In May of 1983, NBC aired a tribute to Motown Records. Motown: Yesterday, Today, Forever featuring many legends who recorded for the storied label performing their classics. We saw Diana Ross, the Temptations, Marvin Gaye, Smokey Robinson and the Miracles, Stevie Wonder, the Four Tops, Martha Reeves, Lionel Richie and the Commodores, Mary Wells, Junior Walker and then some. It was a terrific show, but the talk of the town following its airing was the performance of a song not from the Motown catalogue – Michael Jackson’s “Billie Jean.” The iconic performance, during which Jackson brought the famous moonwalk to the world at large, pushed him that much more ahead of any other performer working in music back then.

Following “Beat It,” CBS Records released four more singles from Thriller. All seven of the singles released (the album had only nine songs!) went top ten, breaking the record of most top ten hits from a single-artist album that was set a few years earlier by…Michael Jackson, whose Off the Wall gave us four. Before Thriller, four singles for one album was considered a lot. Thriller raised the bar for blockbuster albums, and subsequent releases such as Bruce Springsteen’s Born in the U.S.A., Prince’s Purple Rain, Def Leppard’s Hysteria and Janet Jackson’s Control each produced more than four hits.

“Billie Jean” changed everything.

On this week’s Throwback Thursday playlist, Tunes du Jour spotlights 1983, kicking off with Michael Jackson’s classic “Billie Jean.”


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It’s Earth Day And I Need To Dance!

“I remember writing ‘Earth Song’ when I was in Austria, in a hotel. And I was feeling so much pain and so much suffering of the plight of the Planet Earth. And for me, this is Earth’s Song, because I think nature is trying so hard to compensate for man’s mismanagement of the Earth. And with the ecological unbalance going on, and a lot of the problems in the environment, I think earth feels the pain, and she has wounds, and it’s about some of the joys of the planet as well. But this is my chance to pretty much let people hear the voice of the planet. And this is ‘Earth Song.’ And that’s what inspired it. And it just suddenly dropped into my lap when I was on tour in Austria.”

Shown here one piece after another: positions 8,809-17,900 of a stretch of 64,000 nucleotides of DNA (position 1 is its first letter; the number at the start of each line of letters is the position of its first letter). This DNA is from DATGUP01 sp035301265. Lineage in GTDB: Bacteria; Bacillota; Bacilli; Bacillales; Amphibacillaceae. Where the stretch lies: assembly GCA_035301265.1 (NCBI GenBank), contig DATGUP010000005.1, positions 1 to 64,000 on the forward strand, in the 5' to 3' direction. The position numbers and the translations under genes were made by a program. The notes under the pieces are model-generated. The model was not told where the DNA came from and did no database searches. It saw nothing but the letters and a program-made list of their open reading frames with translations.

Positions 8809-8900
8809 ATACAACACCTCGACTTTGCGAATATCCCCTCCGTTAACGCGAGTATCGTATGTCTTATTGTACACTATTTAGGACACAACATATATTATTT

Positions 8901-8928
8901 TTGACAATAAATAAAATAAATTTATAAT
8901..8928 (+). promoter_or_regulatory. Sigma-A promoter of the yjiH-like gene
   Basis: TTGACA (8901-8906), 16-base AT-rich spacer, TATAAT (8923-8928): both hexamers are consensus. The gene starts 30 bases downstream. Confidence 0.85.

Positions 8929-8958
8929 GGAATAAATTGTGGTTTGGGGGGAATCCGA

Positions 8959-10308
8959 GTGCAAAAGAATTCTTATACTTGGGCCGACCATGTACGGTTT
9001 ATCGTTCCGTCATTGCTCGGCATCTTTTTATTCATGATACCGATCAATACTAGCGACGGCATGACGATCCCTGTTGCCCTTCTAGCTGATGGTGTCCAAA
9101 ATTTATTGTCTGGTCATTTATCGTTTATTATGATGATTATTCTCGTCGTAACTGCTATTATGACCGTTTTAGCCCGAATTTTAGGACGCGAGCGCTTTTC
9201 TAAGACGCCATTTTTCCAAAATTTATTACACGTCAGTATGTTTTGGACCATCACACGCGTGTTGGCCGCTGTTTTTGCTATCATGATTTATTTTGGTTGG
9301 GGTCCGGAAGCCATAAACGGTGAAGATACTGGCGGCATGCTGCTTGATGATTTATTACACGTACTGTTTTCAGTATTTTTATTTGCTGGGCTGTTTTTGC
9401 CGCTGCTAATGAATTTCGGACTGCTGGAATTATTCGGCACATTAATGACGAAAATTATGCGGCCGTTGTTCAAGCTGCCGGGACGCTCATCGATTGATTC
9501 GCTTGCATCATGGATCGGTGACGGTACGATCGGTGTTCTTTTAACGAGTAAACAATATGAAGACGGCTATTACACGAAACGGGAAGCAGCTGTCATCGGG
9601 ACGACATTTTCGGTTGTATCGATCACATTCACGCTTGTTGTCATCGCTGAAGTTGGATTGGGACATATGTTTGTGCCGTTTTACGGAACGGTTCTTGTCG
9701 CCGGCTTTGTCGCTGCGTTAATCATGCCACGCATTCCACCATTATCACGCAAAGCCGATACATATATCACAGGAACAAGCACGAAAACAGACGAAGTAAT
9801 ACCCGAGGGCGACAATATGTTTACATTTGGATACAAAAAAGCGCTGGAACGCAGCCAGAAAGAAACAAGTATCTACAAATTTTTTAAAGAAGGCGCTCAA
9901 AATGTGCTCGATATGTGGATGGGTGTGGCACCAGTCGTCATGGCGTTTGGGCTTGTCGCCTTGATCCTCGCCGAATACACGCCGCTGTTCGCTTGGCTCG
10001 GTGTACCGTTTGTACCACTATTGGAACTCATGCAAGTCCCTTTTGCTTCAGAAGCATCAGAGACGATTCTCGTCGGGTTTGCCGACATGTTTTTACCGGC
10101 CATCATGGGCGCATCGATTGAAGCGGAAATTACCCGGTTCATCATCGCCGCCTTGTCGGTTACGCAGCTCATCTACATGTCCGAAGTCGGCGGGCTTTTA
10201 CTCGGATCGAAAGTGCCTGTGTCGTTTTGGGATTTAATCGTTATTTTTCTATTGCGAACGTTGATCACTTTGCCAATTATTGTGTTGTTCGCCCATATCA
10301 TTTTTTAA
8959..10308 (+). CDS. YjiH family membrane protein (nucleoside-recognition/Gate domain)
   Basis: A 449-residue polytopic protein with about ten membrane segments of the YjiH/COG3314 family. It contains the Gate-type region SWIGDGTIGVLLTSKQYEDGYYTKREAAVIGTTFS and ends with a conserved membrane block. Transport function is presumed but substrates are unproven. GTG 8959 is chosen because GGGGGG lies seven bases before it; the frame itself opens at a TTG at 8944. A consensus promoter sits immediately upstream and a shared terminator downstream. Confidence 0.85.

– Michael Jackson

Ringo + MJ
Today is Earth Day. Our weekly dance party kicks off with Michael Jackson’s “Earth Song,” which spent six weeks at #1 in the UK beginning in December 1995, but didn’t chart on the US Hot 100.


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It’s Irene Cara’s Birthday And I Need To Dance!

Winston + Irene Cara

Fame! I’m gonna live forever! Baby, remember my name!

Though she hasn’t had a hit song in more than thirty years, people still remember Irene Cara’s name. Between 1980 and 1984, she had more hit songs than the two you can name off the top of your head.

First came the song “Fame,” taken from the movie Fame, in which Cara played Coco Hernandez. “Fame,” written by Dean Pitchford and Michael Gore and featuring backing vocals from Luther Vandross and Vicki Sue Robinson, hit #4, and won the Academy Award and Golden Globe Award for Best Original Song. In addition, Cara’s performance in the film earned her a Golden Globe nomination for Best Actress.

Also vying for the Academy Award for Best Original Song that year was “Out Here on My Own,” written by Michael Gore and his sister Lesley. Also performed by Cara in the film, it became her second consecutive top 40 single.